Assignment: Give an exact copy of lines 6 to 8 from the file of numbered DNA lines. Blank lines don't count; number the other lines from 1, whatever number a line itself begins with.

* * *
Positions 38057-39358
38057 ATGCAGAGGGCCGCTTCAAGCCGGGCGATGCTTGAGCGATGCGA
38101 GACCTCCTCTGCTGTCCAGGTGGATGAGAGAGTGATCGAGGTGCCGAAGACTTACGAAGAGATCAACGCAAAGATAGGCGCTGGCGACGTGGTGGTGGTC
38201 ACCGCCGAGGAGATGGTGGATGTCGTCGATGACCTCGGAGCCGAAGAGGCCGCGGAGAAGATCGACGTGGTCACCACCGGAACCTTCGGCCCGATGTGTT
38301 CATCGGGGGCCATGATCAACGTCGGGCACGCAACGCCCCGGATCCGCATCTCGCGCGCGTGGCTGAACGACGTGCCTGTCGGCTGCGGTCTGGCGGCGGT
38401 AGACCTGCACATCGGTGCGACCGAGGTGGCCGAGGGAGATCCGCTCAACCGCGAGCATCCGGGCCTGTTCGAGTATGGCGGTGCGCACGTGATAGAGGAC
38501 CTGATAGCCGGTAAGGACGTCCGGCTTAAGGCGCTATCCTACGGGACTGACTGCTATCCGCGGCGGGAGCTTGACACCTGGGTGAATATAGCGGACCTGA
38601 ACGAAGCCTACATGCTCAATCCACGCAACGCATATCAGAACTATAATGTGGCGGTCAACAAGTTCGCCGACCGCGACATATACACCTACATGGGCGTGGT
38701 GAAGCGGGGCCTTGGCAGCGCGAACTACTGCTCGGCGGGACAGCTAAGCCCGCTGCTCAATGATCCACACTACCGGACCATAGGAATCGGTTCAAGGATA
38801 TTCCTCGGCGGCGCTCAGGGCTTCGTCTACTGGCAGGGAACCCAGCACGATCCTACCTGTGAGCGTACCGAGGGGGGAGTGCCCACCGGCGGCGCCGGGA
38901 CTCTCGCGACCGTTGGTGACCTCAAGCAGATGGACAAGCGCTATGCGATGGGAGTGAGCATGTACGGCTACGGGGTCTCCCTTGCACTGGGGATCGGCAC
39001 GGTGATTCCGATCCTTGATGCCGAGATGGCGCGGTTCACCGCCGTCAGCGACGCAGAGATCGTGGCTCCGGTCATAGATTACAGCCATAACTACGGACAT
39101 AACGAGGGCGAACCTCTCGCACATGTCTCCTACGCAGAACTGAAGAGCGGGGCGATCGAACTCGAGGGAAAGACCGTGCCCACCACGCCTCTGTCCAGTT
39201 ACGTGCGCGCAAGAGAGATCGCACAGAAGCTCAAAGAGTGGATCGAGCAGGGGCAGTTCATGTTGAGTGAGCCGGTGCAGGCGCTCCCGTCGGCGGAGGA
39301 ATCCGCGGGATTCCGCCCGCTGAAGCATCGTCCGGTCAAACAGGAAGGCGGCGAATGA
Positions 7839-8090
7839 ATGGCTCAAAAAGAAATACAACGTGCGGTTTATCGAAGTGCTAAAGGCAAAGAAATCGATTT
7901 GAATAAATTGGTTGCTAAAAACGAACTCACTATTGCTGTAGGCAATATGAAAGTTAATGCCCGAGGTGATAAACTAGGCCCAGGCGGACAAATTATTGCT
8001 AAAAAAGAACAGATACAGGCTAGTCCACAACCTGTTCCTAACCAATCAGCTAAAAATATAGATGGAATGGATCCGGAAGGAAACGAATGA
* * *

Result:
38401 AGACCTGCACATCGGTGCGACCGAGGTGGCCGAGGGAGATCCGCTCAACCGCGAGCATCCGGGCCTGTTCGAGTATGGCGGTGCGCACGTGATAGAGGAC
38501 CTGATAGCCGGTAAGGACGTCCGGCTTAAGGCGCTATCCTACGGGACTGACTGCTATCCGCGGCGGGAGCTTGACACCTGGGTGAATATAGCGGACCTGA
38601 ACGAAGCCTACATGCTCAATCCACGCAACGCATATCAGAACTATAATGTGGCGGTCAACAAGTTCGCCGACCGCGACATATACACCTACATGGGCGTGGT